Stuart Skelton and Nina Stemme in the title roles of Wagner's “Tristan und Isolde.” (Ken Howard / Metropolitan Opera)

Opening night at the Metropolitan Opera is a gala, with ball gowns and celebrities studding the red carpet along the lobby’s arcing staircases. It takes commendable chutzpah to use this event as a platform for a five-hour Wagner opera — particularly in a dark and gritty production. On Monday, the Met opened its season with “Tristan und Isolde,” loaded with major international talent, on the same night as the first presidential debate. Those who decided to attend the opera instead definitely won.

The Met stacked the deck with its casting. Nina Stemme, who sang Isolde (and sang Brünnhilde in the last of Washington’s three “Ring” cycles this spring), is arguably today’s leading Heldensoprano: a Wagnerian for the 21st century, on a human scale rather than larger-than-life, her voice indefatigably pouring out rivers of sound but always closely connected to the words she is singing, sometimes fragile and tiny and vulnerable on the huge dark stage. There is, perhaps, a slight sense of calculation, but you could argue that you need calculation to sing a monster role like this successfully. The Liebestod, the opera’s concluding scene, was as painful and private and beautiful as this transcendent aria about transcendence needs to be, after the travails of an emotionally wrenching night. 

Sir Simon Rattle was a luxurious presence in the pit, and an interesting match for Stemme: He, like her, exuded cool mastery and a touch of calculation. He led the orchestra with the kind of incisive clarity that’s a hallmark of the Berlin Philharmonic, where he has been principal conductor since 2002 (a tenure that will end in 2018). But his performance also had a calm remove, letting the orchestra flow rather than driving it — with the exception of the Act II love duet, which took on the headlong, pulsing, unbearable, evocative urgency it requires. Overall, the effect was that of laying a clear pane of glass over Wagner’s score, bringing it into sharp focus while at the same time keeping it at a distance. 

The tenor Stuart Skelton was less sharply defined as Tristan. He had moments of real vocal beauty, with a melting quality to the singing that’s not found often enough in this repertoire, but he was consistently overshadowed in duets by Stemme’s penetrating voice and razor-sharp portrayal. In Act III, however, he gamely tackled one of the hardest sings in opera and brought out the anguish and inner torture that was a particular feature of this character in Mariusz Trelinski’s production.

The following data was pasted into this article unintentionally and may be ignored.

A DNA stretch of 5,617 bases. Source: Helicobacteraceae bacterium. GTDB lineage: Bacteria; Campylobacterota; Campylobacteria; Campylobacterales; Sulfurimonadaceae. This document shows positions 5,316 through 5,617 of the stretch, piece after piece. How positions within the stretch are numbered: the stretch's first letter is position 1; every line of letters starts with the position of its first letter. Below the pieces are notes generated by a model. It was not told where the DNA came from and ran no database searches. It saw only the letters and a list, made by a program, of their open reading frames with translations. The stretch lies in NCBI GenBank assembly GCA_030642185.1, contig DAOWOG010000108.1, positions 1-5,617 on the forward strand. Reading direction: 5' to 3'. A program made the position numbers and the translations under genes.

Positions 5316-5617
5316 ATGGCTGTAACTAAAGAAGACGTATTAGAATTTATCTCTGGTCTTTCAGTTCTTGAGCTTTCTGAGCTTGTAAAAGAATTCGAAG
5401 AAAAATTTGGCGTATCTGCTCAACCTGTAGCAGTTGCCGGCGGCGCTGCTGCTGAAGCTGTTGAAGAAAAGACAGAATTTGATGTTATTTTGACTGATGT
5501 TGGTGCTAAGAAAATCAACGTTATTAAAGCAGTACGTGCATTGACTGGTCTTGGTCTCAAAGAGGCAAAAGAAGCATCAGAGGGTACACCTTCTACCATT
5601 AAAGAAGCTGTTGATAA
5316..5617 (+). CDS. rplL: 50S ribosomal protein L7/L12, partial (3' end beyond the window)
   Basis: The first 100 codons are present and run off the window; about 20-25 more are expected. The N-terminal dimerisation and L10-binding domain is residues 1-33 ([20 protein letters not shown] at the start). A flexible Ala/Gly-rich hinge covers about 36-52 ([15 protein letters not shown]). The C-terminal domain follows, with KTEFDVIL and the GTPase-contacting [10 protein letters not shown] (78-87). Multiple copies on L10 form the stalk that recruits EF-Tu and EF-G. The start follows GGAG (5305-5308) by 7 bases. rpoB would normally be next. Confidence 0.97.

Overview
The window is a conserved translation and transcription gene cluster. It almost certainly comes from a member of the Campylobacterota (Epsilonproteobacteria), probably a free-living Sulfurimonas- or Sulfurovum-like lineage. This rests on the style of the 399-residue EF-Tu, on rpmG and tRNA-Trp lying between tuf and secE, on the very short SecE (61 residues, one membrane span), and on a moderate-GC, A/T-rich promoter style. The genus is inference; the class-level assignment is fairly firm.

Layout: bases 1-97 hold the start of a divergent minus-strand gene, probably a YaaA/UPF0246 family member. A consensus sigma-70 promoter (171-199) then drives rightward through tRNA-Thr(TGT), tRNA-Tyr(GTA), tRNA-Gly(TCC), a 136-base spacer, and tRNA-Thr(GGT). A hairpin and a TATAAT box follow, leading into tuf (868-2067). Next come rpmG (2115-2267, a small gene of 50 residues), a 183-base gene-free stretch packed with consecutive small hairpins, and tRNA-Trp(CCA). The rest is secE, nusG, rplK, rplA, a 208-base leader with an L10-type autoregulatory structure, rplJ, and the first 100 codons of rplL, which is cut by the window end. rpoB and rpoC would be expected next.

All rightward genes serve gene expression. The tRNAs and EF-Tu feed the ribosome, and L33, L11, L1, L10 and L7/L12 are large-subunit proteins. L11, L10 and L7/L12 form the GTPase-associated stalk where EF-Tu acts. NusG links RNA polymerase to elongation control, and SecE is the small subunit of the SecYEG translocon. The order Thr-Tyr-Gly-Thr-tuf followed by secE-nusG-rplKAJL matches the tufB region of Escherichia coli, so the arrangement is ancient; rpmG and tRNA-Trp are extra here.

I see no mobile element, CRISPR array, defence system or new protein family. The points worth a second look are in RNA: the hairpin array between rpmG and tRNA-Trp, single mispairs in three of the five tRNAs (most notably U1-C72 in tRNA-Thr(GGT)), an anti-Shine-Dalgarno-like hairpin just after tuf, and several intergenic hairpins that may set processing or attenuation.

“Tristan” is a profound and somber opera, and Trelinski brought out its darker sides in a production that sometimes got in the way of the story, with interspersed videos and occasional interruptions of the action at key moments, but that nonetheless had a consistent vision that came across: fundamentally isolated characters drifting in and out of their own inner consciousness. In Act I, set designer Boris Kudlicka created a multilevel cutaway of the warship in which Isolde’s stateroom is claustrophobically sandwiched between the bridge and the below-decks storeroom where she eventually meets Tristan. Connecting the levels, at one side, is a stairway where crew members roughed up Brangaene (Ekaterina Gubanova, with a silvery soprano quality to her mezzo voice) as she bears messages between them. Act II started high on the ship’s bridge and continued in another storeroom, love playing out in an unforgiving industrial wasteland surrounded by canisters and rotating fans. In this muddy space King Marke, his white uniform one of the few touches of light in the darkness, was a futile defender of clarity and rightness — particularly as sung by René Pape, who remains unequaled and magnificent in this important but usually thankless role. Evgeny Nikitin was a grizzled presence but vocally sound as the faithful Kurwenal, here given the futile task of trying to coax Tristan back to life. The production will be controversial, but the cast will not be, and the Met deserves kudos for choosing art over glitter on a gala evening.

Tristan und Isolde continues through Oct. 27 at the Metropolitan Opera in New York. The performance Oct. 8 will be broadcast live in HD to movie theaters around the world.